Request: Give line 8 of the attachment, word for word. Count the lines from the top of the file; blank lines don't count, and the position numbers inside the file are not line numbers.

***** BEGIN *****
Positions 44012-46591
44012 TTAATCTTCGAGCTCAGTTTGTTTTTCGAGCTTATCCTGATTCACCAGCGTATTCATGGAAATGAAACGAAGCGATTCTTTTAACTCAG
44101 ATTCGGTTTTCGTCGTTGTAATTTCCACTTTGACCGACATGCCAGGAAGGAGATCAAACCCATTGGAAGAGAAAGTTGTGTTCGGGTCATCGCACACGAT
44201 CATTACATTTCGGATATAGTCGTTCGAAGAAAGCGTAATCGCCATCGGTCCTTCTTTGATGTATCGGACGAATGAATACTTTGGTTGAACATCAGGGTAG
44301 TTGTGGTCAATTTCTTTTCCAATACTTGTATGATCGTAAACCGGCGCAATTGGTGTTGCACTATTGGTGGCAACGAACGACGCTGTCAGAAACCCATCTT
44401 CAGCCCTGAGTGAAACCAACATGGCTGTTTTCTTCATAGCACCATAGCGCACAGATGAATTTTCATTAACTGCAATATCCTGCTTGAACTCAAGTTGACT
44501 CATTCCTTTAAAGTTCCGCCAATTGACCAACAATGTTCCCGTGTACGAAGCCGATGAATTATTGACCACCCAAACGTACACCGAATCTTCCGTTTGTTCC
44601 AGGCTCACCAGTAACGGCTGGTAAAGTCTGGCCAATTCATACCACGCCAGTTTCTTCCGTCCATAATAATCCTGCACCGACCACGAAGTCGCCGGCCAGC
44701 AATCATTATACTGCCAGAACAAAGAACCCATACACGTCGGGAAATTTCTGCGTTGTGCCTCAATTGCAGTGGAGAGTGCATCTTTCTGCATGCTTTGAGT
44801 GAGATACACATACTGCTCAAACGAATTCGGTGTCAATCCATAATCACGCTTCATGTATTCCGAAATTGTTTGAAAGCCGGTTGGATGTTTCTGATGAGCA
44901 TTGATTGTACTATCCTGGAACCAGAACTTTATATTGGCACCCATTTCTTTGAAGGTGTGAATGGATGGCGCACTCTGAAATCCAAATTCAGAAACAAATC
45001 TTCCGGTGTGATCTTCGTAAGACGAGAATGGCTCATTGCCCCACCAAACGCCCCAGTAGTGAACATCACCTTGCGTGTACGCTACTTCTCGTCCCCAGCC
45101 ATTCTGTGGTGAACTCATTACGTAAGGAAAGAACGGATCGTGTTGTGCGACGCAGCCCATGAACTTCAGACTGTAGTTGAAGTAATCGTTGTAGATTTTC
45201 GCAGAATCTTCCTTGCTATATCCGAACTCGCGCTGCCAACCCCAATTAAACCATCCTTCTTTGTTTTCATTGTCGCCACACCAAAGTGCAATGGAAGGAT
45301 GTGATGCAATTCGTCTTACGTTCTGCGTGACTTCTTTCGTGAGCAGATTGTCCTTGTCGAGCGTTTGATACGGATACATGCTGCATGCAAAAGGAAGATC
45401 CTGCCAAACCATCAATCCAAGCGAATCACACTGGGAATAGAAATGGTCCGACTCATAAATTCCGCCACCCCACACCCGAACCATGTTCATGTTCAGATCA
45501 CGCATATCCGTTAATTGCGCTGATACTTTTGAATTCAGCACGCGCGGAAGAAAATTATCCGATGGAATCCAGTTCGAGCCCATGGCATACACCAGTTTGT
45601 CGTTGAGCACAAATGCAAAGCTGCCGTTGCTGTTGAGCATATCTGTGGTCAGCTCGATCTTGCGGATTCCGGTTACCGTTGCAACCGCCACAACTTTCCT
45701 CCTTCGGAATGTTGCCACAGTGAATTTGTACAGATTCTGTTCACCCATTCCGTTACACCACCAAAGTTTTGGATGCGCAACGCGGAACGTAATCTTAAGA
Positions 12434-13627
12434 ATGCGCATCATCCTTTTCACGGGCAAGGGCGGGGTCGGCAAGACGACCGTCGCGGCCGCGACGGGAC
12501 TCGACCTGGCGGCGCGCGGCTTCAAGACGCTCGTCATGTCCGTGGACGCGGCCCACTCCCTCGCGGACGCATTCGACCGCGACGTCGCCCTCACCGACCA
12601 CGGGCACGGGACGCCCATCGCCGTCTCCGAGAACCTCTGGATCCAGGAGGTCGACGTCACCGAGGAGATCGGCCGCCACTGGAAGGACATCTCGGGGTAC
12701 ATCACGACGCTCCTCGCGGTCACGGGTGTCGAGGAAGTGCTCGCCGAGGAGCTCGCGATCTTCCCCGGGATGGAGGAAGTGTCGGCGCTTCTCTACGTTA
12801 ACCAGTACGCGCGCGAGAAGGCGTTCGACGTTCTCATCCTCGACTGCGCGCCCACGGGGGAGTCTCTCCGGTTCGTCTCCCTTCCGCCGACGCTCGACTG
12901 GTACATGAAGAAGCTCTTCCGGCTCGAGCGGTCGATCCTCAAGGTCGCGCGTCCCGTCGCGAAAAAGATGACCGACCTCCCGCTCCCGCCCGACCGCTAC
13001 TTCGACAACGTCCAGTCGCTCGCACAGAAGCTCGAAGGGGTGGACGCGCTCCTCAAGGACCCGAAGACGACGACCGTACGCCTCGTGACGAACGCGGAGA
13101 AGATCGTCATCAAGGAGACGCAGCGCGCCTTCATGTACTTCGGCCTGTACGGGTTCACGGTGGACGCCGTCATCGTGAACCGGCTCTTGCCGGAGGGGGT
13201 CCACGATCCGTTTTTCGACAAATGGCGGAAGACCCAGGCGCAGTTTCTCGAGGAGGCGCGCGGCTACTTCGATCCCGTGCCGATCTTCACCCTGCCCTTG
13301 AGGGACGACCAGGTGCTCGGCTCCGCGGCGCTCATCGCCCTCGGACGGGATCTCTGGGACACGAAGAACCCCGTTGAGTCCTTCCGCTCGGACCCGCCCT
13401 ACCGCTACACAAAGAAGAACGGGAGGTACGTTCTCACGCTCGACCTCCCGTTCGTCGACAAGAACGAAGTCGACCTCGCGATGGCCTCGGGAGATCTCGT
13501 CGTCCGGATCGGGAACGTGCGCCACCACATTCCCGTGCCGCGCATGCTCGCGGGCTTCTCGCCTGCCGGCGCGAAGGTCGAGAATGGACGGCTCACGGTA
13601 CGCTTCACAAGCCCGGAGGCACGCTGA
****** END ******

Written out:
44601 AGGCTCACCAGTAACGGCTGGTAAAGTCTGGCCAATTCATACCACGCCAGTTTCTTCCGTCCATAATAATCCTGCACCGACCACGAAGTCGCCGGCCAGC